I had found a taxi dispatcher at the Cairo airport who spoke a little English, and I commissioned him to accompany me, to help get me and my bags through the military checkpoints to the hotel, which was inside the military perimeter around Tahrir Square.
After dropping my bags, I quickly went out into the immense crowd of Egyptian protestors and began to make photographs. These early photographs in this set are from that day, February 11th.
The historic moment
At 6 p.m., Tahrir Square became almost silent as a voice was heard over a loudspeaker. The standing vice president of Egypt, Vice President Omar Suleiman, announced from the Presidential Palace that Hosni Mubarak was no longer in power and the army council would run the country. A deafening roar exploded from the thousands of people on Tahrir Square. I photographed people hugging and crying, many appearing almost in disbelief. Many people hugged me, a stranger, and kissed my forehead.
Someone put his arm around my shoulder in the dark, and, in English, with an Arabic accent, whispered in my ear, "Yes, we can."
Many Egyptians in Tahrir Square began to shake hands and thank and congratulate members of the Egyptian armed forces.
Parents brought their children to witness the historic moment. Here, a father hoists his baby in the air in victory and celebration.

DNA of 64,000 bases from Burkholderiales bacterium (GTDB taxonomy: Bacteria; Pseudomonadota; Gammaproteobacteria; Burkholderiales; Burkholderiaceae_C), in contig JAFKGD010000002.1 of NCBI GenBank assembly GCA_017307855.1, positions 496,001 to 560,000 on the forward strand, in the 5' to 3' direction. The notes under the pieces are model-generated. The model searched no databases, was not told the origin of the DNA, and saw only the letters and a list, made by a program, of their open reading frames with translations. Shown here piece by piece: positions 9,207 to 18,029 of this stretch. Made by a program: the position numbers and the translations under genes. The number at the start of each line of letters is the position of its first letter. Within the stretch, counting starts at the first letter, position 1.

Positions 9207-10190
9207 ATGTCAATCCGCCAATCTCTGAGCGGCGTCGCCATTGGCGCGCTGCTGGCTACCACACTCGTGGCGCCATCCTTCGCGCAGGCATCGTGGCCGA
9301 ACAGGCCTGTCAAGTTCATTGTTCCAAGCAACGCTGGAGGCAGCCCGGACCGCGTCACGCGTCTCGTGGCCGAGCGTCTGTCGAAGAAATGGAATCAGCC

As I looked into the faces and heard the singing and chanting of the hundreds of thousands of Egyptians that had poured into Tahrir Square, I felt a sense of peace and my heart felt lit up in a way I hadn’t felt for a while. I was in the presence of a huge group of people who had decided that at whatever risk, it was time to rise up collectively and demand opportunity for a better and more just life. Their spirit, whatever the consequences of their actions would be, felt strongly contagious.
This picture was taken on a highway overpass next to Tahrir Square in the early morning of the first day in 30 years that Hosni Mubarak was not in power.
The first Egyptian newspapers announcing the fall from power of Hosni Mubarak arrive in Cairo.